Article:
Pitfalls of buying off-the-shelf

Many times clients ask me which  new computer I recommend.  Almost invariably I recommend a custom built (aka bespoke) computer but am anxious to point out that not only do I not benefit by selling such computers myself, but I expect to get less income from maintenance and repair work as a result of someone heeding my advice.  This is perhaps contrary to initial thoughts, so here I list my reasons for giving such advice.  Note that I am including any mass produced computer in the phrase 'off-the-shelf' whether from a brick and mortar shop, catalogue or web site (even those with self configuration options).
  • With an off-the-shelf PC you will either be given 'recovery' CDs or invited to create your own from a hidden partition.  My experience is that many people in the second category often do not burn their own CDs but postpone it for another day until such time as it is forgotten about.  If you do create your own or get 'recovery' CDs with the computer (and you can find them when you need them a few years later), you will find that many enable you to simply restore the computer to exactly the same state it was in when you first took it out of the box.  Any of your documents, photos, music, address books, e-mail messages etc. that you have not recently and successfully been backed up will be lost.  All updates to Windows and program installations will need to be repeated.

    With the full version of Windows that comes with custom built PC an overlay installation is possible.  So in the situation where Windows has become corrupted (as often happens as a result of viruses, user actions, power disruptions, hardware failures and bad downloads) Windows can be installed 'over the top' of itself so that no documents are lost, no programs have to be reinstalled, no program activation keys reentered and settings remain intact.  This is the key factor that makes custom computers cheaper in the long term.
  • Some manufacturers (Dell for example) are so large that they can order many thousands of a particular component to their own specification.  When that component fails you are tied to the manufacturer for a replacement.  This may cost many times the cost of a generic component and if the computer is more than a few years old the component will just not be available.
  • When your hard disk drive fails (it is by far the component that fails most frequently as it contains delicate moving parts) you may like the opportunity of replacing the broken disk and installing the latest version of Windows.  With a custom PC this is possible as the device drivers for all hardware components are available on CDs you hold or the manufacturers' websites.  With an off-the-shelf PC this is usually not possible as device drivers have to come from the PC seller's website and there is no reason for them to publish drivers for any version of Windows they do not sell with the original PC.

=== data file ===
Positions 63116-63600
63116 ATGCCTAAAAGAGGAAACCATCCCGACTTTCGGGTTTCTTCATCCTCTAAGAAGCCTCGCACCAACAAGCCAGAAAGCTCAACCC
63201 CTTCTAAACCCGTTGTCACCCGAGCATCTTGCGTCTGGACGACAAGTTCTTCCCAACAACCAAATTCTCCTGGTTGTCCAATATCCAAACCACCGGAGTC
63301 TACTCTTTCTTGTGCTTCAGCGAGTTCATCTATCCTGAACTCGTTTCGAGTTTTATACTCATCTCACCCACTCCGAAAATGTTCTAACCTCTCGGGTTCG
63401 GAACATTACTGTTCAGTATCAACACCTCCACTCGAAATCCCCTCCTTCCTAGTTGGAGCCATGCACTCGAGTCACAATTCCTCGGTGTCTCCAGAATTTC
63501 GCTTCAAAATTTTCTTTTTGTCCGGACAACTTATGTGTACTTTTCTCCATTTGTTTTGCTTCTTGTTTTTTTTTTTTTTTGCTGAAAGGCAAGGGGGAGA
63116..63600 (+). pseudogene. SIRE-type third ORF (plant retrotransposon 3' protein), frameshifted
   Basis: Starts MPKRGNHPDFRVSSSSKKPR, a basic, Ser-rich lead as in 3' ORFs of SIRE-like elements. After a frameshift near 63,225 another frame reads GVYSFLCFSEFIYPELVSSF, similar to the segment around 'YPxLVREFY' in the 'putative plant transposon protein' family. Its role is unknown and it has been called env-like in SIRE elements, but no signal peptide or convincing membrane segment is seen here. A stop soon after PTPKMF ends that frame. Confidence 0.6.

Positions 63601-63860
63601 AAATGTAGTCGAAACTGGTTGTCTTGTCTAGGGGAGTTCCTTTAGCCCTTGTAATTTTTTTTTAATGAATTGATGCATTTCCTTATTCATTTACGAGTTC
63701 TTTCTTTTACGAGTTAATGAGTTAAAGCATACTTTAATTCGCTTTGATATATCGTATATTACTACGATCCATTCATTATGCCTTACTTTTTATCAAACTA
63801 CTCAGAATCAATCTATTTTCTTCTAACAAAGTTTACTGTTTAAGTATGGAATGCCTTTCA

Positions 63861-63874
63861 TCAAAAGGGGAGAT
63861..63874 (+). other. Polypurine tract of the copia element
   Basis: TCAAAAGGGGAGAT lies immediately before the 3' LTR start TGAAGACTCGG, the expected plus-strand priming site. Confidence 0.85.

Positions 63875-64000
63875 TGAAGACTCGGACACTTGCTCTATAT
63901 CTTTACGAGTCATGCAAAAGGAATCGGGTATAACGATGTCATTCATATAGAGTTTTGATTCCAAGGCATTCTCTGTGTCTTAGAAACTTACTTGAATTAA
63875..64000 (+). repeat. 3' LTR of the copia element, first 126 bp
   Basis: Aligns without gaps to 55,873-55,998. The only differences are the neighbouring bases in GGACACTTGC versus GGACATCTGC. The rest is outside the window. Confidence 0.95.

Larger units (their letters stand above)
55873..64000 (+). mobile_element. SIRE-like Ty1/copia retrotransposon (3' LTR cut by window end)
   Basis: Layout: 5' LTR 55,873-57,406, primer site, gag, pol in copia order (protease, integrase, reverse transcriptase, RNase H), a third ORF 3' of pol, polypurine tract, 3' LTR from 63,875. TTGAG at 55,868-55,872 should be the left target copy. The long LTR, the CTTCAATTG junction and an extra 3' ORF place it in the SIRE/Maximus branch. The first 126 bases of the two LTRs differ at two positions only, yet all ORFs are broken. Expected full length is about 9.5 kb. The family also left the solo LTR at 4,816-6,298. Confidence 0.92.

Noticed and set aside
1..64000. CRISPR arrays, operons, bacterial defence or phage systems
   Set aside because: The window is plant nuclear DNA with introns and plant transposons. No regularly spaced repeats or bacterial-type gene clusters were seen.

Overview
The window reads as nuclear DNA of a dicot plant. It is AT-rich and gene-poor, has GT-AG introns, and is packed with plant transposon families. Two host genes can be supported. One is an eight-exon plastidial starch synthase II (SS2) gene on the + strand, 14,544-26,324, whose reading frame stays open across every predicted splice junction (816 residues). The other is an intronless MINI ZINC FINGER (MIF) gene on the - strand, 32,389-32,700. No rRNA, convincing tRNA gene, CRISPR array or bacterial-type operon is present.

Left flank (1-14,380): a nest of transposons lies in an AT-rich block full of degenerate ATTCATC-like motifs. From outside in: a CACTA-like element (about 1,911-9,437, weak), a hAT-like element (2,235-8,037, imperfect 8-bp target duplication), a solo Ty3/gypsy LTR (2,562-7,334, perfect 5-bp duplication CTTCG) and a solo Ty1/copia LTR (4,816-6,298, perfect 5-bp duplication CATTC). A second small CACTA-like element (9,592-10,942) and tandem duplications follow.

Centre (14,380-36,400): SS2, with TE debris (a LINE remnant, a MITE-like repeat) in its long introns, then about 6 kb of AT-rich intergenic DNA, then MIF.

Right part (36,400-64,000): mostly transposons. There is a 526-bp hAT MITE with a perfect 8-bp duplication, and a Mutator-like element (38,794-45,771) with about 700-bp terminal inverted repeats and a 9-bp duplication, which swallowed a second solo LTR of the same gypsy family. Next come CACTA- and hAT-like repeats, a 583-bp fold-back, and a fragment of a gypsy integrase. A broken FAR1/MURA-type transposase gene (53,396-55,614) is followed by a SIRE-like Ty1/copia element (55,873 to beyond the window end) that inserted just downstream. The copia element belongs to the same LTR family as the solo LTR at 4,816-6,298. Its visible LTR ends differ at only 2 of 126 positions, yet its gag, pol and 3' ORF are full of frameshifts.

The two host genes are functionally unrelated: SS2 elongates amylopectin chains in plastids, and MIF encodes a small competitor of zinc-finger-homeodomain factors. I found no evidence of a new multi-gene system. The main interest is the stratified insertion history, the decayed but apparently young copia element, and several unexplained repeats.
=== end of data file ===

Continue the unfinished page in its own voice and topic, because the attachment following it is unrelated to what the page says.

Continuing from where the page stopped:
• If you buy an off-the-shelf computer that runs out of disk space you may want to replace it with a larger disk drive.  I have experience of a (Sony) laptop where this was not possible as the drivers that the manufacturer made available would only work on the disk they supplied with the PC or an identical one.  This is similar to another limitation whereby some off-the-shelf PCs are BIOS locked - that is, created in such a way as to preclude use of hardware not identical to that supplied in the original PC.
  • A custom PC will have just the programs you want installed.  Off-the-shelf computers usually have numerous extras (bloatware) that most people in my experience do not want and anyway can get better elsewhere.  These extra programs all take your computer's resources to run in competition with what you are trying to do.  As a result, the computer will appear slower that an identically specified custom PC. Much so called 'free' software like this is time limited or reduced functionality versions of the paid for products.
  • Standardized computers are designed to suit most people most of the time. PCs that are designed for the individual can avoid the cost of over specifying components that would not be used much, and incorporate components of higher than normal quality where the owner would benefit. For example, some game players and audiophiles benefit from a top notch sound card, while others don't listen to music and could very well do without any sepearate sound card.
  • Individual components often carry a longer warranty period than the system as a whole, this can only be taken advantage of though if you bought the component separately.

Please note that despite all the above points, there is normally no price premium to be paid for a bespoke computer.

Still thinking of buying a mass produced computer ? Read Stephen's Story or Debbie's Story

For example, I am currently working on Ian's Dell XPS 8000 tower computer bought three years ago.  One of the memory modules has failed (a Hynix 2GB DDR3) which, like most mainstream memory, carries a lifetime warranty.  Unfortunately as it was sold via Dell my client's warranty is with Dell and that expired last year.  Hynix will not deal directly with anyone other than their customer, Dell. 

For example, I had Ronnie's old HP tower on my workbench with a failed motherboard.  All other components are fine so he really wants just the motherboard replaced.  But the connectors on the chassis are special to this model of HP tower so what would otherwise be a 40 + labour repair turns out to be a report that the computer is not economically reparable and a new computer will be over 400.

Please let me know how this page could be improved.